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Disease Profile

Familial LCAT deficiency

Prevalence
Prevalence estimates on Rare Medical Network websites are calculated based on data available from numerous sources, including US and European government statistics, the NIH, Orphanet, and published epidemiologic studies. Rare disease population data is recognized to be highly variable, and based on a wide variety of source data and methodologies, so the prevalence data on this site should be assumed to be estimated and cannot be considered to be absolutely correct.
<1 / 1 000 000

< 331

US Estimated

< 514

Europe Estimated

Age of onset

All ages

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ICD-10

E78.6

Inheritance

Autosomal dominant A pathogenic variant in only one gene copy in each cell is sufficient to cause an autosomal dominant disease

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Autosomal recessive Pathogenic variants in both copies of each gene of the chromosome are needed to cause an autosomal recessive disease and observe the mutant phenotype

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X-linked
dominant X-linked dominant inheritance, sometimes referred to as X-linked dominance, is a mode of genetic inheritance by which a dominant gene is carried on the X chromosome.

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X-linked
recessive Pathogenic variants in both copies of a gene on the X chromosome cause an X-linked recessive disorder

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Mitochondrial or multigenic Mitochondrial genetic disorders can be caused by changes (mutations) in either the mitochondrial DNA or nuclear DNA that lead to dysfunction of the mitochondria and inadequate production of energy.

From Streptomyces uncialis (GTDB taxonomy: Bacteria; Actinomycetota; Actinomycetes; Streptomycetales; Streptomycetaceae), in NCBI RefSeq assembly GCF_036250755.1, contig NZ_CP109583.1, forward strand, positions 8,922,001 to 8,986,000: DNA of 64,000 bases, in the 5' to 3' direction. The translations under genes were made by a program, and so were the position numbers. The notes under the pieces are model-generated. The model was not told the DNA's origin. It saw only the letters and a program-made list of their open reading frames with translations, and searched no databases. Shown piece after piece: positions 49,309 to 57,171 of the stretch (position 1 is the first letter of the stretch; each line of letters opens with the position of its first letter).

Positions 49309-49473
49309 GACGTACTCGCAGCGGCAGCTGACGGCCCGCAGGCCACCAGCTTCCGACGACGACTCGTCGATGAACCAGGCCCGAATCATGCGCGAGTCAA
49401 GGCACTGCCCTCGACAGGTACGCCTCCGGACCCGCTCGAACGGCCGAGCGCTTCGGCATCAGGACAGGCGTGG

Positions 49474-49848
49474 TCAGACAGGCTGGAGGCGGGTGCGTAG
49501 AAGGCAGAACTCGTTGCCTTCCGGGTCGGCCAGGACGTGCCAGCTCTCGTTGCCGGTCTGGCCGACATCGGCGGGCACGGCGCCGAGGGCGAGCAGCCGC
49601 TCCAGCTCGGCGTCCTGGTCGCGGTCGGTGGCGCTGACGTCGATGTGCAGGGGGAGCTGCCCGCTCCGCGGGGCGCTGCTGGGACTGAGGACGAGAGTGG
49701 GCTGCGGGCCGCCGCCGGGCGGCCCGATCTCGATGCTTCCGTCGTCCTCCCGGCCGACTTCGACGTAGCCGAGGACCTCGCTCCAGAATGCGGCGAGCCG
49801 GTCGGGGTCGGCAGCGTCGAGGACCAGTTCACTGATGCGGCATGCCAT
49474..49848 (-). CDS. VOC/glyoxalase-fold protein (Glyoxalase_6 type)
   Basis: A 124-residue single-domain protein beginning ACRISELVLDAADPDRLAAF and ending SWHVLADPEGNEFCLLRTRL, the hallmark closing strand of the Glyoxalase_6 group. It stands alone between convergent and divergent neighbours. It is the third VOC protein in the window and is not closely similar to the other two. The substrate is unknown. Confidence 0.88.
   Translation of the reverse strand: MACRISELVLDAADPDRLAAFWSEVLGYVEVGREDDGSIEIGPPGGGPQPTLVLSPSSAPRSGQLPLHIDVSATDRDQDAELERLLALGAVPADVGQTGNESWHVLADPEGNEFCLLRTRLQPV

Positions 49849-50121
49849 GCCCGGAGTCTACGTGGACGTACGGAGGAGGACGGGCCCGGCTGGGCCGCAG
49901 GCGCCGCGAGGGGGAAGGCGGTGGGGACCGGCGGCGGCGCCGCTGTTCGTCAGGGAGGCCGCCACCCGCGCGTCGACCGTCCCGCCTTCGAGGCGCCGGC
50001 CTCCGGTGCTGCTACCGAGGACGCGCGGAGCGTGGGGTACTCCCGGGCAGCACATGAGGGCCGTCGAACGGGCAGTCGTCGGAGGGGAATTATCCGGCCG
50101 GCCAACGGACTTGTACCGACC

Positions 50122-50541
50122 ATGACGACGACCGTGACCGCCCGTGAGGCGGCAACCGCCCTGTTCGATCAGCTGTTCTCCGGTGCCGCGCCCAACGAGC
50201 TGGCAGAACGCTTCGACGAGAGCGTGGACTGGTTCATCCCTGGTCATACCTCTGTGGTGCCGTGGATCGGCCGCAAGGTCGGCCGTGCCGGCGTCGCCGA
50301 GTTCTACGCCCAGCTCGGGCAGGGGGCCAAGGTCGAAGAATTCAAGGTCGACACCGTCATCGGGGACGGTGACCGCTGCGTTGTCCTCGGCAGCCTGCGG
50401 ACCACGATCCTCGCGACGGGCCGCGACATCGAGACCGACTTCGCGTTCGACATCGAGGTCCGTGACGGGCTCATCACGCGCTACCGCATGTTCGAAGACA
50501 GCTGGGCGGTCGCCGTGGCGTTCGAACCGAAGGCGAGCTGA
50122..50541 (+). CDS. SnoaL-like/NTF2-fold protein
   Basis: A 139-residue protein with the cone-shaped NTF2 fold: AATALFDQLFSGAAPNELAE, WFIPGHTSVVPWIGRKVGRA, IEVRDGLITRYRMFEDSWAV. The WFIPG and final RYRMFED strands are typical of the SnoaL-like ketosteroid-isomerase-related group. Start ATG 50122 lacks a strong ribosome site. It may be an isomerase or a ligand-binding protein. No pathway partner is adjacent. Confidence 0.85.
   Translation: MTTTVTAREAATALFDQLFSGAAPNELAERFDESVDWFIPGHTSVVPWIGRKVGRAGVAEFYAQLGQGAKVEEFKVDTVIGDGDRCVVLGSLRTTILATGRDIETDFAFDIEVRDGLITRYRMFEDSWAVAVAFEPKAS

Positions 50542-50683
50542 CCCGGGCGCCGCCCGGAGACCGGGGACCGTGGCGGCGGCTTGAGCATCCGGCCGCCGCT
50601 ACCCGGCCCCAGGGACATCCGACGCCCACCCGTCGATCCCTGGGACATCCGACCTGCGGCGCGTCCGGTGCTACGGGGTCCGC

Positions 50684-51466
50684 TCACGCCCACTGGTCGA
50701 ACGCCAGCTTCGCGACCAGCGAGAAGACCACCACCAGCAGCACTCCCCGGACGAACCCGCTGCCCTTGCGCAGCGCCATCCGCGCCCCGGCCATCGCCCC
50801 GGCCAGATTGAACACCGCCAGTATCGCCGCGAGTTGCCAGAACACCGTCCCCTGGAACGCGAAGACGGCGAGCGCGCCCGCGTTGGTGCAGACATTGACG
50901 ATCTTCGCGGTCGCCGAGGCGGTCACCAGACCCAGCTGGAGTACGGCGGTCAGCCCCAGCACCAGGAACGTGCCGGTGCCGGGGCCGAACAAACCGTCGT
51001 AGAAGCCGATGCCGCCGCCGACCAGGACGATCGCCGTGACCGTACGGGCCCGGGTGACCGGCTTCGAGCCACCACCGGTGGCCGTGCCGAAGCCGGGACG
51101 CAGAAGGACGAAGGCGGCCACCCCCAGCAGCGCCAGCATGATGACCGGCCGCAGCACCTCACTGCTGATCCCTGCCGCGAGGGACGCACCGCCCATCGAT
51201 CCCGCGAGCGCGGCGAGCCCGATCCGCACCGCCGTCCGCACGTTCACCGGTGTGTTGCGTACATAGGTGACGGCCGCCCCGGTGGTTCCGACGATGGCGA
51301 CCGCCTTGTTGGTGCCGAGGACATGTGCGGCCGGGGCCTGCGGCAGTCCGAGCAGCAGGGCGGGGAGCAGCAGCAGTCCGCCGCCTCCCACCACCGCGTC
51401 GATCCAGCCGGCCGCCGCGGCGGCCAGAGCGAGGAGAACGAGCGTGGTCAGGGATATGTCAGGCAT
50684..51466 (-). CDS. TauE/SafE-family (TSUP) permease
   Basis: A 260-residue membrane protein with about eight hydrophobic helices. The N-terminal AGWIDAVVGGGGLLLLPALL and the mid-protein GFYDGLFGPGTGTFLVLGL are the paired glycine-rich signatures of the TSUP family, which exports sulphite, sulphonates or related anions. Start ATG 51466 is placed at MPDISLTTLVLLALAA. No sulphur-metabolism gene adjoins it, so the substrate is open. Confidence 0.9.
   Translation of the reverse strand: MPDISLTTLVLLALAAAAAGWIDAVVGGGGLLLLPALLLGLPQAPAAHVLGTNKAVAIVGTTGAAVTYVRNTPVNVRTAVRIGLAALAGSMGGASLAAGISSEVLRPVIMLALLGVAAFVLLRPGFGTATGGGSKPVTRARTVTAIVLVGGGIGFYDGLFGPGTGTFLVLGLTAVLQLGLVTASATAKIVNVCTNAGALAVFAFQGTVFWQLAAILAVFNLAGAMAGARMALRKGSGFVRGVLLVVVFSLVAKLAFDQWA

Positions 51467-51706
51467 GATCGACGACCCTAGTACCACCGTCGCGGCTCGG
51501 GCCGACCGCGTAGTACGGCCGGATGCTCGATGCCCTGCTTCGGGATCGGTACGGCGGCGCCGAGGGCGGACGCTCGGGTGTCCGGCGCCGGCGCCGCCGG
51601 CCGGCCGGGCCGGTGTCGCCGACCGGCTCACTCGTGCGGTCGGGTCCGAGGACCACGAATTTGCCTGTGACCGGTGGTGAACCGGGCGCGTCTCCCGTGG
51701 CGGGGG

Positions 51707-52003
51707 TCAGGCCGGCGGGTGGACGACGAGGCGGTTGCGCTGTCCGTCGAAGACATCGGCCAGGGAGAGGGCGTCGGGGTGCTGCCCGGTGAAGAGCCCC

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Multigenic or multifactor Inheritance involving many factors, of which at least one is genetic but none is of overwhelming importance, as in the causation of a disease by multiple genetic and environmental factors.

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Not applicable

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Other names (AKA)

FLD; Norum disease; Complete LCAT deficiency

Categories

Blood Diseases; Congenital and Genetic Diseases; Endocrine Diseases;

Summary

Familial LCAT deficiency is a genetic disorder that affects the body's ability to process (metabolize) cholesterol. It is characterized by cloudiness of the clear front surface of the eye (corneal opacities), a shortage of red blood cells (hemolytic anemia), and kidney failure. Symptoms usually appear in adulthood and may also include enlargement of the liver (hepatomegaly), spleen (splenomegaly), and lymph nodes (lymphadenopathy), as well as an accumulation of fat in the artery walls (atherosclerosis).[1][2][3]
Familial LCAT deficiency is one of two types of LCAT deficiency; the other type of LCAT deficiency is fish-eye disease. Both types of LCAT deficiency are caused by mutations in the LCAT gene and are inherited in an autosomal recessive manner.[1][4] Although there is no specific treatment or cure for familial LCAT deficiency, there may be ways to manage the symptoms. A team of doctors is often needed to figure out the treatment options for each person.

Symptoms

The signs and symptoms of familial LCAT deficiency are thought to be caused by a buildup of cholesterol in different areas of the body. Cholesterol is a waxy, fat-like substance that is produced in the body and obtained from foods that come from animals.